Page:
Congenital heart disease (CHD), the most common human birth defect, is the result of abnormal development of discrete sub-types of cardiogenic cells during early embryogenesis. The recent ability to analyze the transcriptomes of tens of thousands of individual cells has made it tractable to discern the consequences of genetic mutation on small subsets of cells that could lead to CHD. Nearly 30% of all CHD involve the developing valvuloseptal region, which arise from some of the more rare cell types in the heart. Secreted myocardial signals in valve-forming regions are received by the endocardium and stimulate endocardial to mesenchymal transformation (EMT) resulting in cells that invade the extracellular matrix and form the primordia of future valves and contribute to cardiac septation. We performed single cell RNA sequencing (scRNAseq) of over 100,000 cells from mouse hearts between E7.75 ? E13.5 before and after EMT is occurring. We have, for the first time, defined the transcriptomes of specific individual cell types that are involved in valvuloseptal formation, revealing novel markers and pathways involved in this process. We have begun to define the pathways disrupted in the relevant cell types in a mouse model of atrioventricular septal defects (AVSD) caused by heterozygosity for Gata4 and Tbx5, and human iPSCs heterozygous for a GATA4 missense mutation from a patient with AVSD. AVSDs are most commonly seen in the setting of Trisomy 21 (Down Syndrome), yet the cause remains unknown. We propose to use the ?atlas? of single cell gene expression during valvuloseptal development and human iPSCs to test the hypothesis that the genetic pathways disrupted in specific cardiac cells in Down Syndrome overlap with those involving known regulators of atrioventricular septation and EMT, and that this knowledge will reveal the gene(s) involved in cardiac defects associated with Down Syndrome. We approach this through the following specific aims: 1) To determine cell types and gene networks involved in AVSD by comparing and contrasting temporal single cell gene expression and epigenetic networks disrupted in atrioventricular canal myocardium, endocardial cells, and valve mesenchymal cells in mouse models of AVSD; 2) To determine cell types and gene networks dysregulated in human AVSD disease models by comparing and contrasting single cell gene expression and epigenetic alterations in human iPSC-derived myocardial and endothelial cells from Trisomy 21 patients and from GATA4/TBX5 mutant cells; and 3) To determine which gene(s) on human chromosome 21 are sufficient to cause gene dysregulation observed in valvuloseptal defects and phenotypic changes in mice. The combination of mouse models, human iPSC models, and single cell genomics will reveal the cell types and mechanisms associated with valvuloseptal defects common to Down Syndrome.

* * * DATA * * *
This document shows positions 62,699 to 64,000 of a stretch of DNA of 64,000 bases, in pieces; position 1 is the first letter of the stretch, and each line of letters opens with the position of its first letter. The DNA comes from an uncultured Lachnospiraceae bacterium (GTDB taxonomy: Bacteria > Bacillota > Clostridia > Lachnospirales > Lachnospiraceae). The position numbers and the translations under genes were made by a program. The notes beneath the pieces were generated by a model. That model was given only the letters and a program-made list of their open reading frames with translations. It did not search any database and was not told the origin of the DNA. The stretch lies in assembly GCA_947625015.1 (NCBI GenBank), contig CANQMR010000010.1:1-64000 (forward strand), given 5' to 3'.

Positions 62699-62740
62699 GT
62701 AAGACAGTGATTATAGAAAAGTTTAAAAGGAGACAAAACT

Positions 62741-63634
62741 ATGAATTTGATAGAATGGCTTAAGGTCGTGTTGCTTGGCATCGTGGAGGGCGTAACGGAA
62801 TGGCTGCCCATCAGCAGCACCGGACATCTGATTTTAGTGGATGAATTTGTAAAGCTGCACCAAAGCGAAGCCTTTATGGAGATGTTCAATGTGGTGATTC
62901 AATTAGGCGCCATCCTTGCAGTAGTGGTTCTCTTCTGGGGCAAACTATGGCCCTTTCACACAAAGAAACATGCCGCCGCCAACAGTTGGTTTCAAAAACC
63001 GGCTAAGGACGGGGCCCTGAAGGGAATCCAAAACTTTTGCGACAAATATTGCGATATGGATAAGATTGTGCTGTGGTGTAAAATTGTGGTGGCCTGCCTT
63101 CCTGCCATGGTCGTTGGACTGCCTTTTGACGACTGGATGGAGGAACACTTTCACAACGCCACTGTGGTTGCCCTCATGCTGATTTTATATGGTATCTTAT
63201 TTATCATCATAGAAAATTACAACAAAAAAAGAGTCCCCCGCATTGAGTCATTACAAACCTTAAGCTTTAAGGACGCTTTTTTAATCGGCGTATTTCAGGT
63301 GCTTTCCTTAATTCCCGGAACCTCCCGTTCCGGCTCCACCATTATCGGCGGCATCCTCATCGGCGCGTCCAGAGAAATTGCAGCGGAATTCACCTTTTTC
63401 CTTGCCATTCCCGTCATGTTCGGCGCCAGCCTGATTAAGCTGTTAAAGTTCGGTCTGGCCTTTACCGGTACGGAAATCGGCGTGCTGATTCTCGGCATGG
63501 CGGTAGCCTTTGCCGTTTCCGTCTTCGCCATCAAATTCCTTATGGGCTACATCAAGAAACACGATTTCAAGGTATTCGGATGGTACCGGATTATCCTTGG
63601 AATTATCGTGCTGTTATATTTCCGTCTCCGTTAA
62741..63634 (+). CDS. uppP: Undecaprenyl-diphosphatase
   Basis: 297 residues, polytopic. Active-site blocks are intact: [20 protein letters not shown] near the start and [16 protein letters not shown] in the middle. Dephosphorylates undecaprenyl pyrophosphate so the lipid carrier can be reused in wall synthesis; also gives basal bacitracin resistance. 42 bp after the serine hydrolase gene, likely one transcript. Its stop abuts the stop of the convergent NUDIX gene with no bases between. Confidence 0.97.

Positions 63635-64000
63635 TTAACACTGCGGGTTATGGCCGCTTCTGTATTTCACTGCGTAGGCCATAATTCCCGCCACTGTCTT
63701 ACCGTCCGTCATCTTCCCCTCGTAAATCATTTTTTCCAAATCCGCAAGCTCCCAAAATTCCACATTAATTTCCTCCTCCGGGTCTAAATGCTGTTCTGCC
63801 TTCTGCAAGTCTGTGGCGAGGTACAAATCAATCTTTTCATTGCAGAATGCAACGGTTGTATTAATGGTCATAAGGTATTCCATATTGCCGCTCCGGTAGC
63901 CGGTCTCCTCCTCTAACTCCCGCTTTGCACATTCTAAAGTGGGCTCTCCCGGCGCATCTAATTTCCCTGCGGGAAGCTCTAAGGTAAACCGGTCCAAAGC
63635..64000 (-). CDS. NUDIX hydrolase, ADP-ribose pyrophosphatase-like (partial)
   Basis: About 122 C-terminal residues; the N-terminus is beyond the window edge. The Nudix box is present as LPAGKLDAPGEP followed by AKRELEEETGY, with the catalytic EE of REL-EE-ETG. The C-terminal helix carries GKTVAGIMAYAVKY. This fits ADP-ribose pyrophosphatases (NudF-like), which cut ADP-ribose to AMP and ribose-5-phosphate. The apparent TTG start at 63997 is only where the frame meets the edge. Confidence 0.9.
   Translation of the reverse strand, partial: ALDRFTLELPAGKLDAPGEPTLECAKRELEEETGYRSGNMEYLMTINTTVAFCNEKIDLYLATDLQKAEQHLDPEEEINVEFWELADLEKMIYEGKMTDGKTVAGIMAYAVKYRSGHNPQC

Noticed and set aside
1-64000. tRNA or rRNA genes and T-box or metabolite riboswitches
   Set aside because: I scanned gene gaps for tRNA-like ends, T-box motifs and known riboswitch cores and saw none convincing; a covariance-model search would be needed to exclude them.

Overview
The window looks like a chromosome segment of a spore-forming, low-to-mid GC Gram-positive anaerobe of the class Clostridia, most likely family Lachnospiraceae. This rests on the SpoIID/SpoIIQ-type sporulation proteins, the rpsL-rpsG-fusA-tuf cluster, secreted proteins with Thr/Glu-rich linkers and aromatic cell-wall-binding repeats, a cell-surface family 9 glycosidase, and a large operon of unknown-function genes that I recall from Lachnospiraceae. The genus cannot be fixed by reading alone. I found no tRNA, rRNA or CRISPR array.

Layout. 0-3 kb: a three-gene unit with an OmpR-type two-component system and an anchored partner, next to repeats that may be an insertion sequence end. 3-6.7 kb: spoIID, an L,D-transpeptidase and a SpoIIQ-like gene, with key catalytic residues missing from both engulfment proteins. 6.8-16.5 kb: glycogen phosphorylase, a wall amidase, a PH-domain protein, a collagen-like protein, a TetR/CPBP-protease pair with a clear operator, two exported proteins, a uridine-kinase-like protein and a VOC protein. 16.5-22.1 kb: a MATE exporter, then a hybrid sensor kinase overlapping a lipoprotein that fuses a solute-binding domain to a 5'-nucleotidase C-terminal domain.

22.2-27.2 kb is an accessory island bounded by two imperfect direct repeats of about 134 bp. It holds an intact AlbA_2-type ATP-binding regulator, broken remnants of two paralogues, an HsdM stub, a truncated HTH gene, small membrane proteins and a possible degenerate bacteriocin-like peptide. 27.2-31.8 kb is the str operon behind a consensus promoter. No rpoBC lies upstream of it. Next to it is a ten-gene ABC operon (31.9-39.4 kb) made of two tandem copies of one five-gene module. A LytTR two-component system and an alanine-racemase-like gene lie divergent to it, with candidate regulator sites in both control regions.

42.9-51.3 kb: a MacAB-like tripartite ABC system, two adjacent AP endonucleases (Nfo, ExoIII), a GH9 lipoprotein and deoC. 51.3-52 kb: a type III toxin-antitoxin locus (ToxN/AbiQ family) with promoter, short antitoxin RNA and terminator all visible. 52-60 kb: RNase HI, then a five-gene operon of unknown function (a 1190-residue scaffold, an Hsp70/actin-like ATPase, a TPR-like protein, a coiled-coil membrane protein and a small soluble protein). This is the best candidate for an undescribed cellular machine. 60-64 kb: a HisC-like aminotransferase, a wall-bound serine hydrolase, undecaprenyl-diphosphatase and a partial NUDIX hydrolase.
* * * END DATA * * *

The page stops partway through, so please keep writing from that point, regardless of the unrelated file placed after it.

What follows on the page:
Public Health Relevance

Valvuloseptal defects account for the majority of congenital heart defects, which are the most common human birth defect. Down Syndrome, involving trisomy of chromosome 21 affects 1 in 700 live births and causes valvuloseptal heart defects. We will investigate the molecular mechanisms that cause valvuloseptal defects in mouse and human models, including models of Down Syndrome, to understand the sets of genes that when improperly regulated cause syndromic and non-syndromic heart defects.

National Institute of Health (NIH)
National Heart, Lung, and Blood Institute (NHLBI)
Research Project (R01)
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Cardiovascular Differentiation and Development Study Section (CDD)
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Schramm, Charlene A
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J. David Gladstone Institutes
San Francisco
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